Studio Visit: Rae Dunn


We visited with Berkeley-based ceramist Rae Dunn for the February issue of Living. We had so much fun talking with Rae (and had more great photos of her work than we had room for in the magazine), that we thought we’d share a little more with you here:

How did you get involved in ceramics?

I never touched clay before my mid-30s. I was in Golden Gate Park and spotted a beautiful cobblestone building that was offering community art classes. I randomly signed up for ceramics.

What got you hooked?

I’m all about working with my hands. So as the graphic design industry, which I used to work in, slowly turned to computers, I lost interest. The moment I touched clay it took over my life.

How did you make a business out of it?

In the olden days, I had no website. I would just put plates in an old suitcase and pound the pavement selling to individual stores. I’m super shy, so it wasn’t easy!

What’s a typical day in the studio?

I don’t use an electric wheel. I’m elbow deep in clay, handbuilding and glazing. I usually fire each piece in the kiln 3 or 4 times. So it takes weeks to make one thing. I usually make 2 to 3 pieces for each order to make sure that one works out. There are so many variables in ceramics production—that’s the beauty and the beast of it.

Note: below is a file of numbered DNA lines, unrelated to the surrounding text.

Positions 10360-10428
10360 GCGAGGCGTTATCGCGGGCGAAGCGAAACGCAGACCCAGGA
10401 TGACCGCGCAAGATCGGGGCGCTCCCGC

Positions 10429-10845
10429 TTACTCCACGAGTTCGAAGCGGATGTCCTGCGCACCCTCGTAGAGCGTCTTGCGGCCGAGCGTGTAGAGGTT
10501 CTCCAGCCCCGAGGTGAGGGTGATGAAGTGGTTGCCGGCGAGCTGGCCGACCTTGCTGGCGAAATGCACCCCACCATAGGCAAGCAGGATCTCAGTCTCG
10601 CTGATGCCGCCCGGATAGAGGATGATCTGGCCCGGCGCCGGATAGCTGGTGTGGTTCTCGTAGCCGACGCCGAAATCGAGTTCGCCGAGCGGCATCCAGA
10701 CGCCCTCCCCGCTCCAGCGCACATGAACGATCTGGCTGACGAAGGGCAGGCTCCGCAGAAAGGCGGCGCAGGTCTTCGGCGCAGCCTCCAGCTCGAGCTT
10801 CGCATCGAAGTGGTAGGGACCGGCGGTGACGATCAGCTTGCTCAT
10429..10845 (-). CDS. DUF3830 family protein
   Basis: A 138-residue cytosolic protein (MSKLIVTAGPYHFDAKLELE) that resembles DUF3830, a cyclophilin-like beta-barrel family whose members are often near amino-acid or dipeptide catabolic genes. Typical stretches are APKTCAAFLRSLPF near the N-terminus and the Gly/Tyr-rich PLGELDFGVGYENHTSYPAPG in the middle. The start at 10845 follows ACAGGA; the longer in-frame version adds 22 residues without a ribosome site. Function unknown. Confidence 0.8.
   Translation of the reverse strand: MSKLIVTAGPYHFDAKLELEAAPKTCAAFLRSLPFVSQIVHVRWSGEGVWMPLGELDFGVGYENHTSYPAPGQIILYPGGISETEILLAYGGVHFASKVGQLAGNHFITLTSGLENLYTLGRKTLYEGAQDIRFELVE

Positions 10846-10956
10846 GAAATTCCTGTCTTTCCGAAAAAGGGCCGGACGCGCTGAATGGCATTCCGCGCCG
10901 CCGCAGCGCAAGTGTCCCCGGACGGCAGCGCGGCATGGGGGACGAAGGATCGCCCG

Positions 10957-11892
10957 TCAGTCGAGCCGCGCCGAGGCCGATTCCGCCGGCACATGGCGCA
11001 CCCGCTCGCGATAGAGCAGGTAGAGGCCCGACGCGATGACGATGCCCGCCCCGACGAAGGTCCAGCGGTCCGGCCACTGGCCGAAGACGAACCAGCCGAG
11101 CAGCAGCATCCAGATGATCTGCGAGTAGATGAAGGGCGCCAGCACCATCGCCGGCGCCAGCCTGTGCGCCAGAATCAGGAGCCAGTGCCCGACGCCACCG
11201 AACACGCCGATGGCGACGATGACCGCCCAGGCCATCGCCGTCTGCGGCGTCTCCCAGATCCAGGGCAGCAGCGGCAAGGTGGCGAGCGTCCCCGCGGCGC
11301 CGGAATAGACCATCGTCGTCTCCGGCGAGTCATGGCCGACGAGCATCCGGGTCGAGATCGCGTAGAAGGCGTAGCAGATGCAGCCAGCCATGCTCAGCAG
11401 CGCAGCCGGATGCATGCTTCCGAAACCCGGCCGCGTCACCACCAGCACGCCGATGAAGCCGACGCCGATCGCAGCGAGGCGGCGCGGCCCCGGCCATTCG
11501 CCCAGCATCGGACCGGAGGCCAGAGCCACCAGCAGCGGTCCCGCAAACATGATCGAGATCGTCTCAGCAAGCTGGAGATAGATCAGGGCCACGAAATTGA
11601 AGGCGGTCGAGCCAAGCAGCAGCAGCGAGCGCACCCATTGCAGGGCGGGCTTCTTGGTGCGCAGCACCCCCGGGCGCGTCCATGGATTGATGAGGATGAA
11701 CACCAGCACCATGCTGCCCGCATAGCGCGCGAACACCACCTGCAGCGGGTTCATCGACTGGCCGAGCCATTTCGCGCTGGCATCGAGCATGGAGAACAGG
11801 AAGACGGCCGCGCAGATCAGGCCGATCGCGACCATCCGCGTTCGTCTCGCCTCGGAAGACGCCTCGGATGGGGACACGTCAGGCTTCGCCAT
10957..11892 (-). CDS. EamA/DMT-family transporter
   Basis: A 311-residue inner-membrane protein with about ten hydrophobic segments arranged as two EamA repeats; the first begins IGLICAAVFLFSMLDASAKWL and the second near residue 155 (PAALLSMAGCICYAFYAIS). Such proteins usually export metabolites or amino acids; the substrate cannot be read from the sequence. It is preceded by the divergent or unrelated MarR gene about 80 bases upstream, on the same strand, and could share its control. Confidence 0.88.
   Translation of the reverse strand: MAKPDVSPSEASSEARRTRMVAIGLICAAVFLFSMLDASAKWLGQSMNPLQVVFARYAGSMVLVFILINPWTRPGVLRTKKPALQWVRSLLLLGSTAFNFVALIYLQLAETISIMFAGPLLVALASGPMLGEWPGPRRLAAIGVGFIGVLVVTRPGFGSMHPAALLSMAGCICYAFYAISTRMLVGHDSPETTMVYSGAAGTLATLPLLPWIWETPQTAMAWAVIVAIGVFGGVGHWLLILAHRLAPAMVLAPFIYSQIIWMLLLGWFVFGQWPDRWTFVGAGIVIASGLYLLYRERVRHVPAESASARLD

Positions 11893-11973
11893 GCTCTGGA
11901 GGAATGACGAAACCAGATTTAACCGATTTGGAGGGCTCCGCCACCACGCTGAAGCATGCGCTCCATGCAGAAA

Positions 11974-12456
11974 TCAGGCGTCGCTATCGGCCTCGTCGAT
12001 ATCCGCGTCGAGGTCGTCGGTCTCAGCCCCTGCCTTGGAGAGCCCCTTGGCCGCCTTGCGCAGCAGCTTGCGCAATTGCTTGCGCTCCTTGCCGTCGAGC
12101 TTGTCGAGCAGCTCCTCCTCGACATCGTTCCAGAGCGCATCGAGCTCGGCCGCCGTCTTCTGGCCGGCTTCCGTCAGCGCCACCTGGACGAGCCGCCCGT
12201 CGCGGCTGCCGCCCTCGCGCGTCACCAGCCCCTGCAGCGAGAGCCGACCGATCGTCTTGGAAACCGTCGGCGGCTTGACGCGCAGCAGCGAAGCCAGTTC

You’re a one-woman show, right?

Since I have a line that’s manufactured elsewhere, I thought that for my handmade line, no one should touch the pieces but me. So I have no assistants, no shipping, no handling.

And now you’re a shop owner too.

I’ve always wanted to have own store. I sell products I love. My sister makes amazing jewelry; I’m also selling a women’s bike clothes line, some flea market items—anything I love and believe in.

What are your other passions?

I’ve played piano since age 4. I think we all need to do something that makes time stand still and nothing else matter. Piano does that for me. Also, my dog Wilma–I can’t imagine my life without her. And I love taking pictures of her, so she has her own blog.

What inspires you creatively?

I believe in wabi sabi—seeing beauty in imperfection. And a lot of ideas come from daily living—things I see in flea markets, old rusty tools. I’m just so in my own world, I don’t look at … what is that thing? Pinterest?

To learn more about Rae’s work, go to: and visit her at 927 Parker Street, Berkeley CA.

(photos: Laura Flippen)


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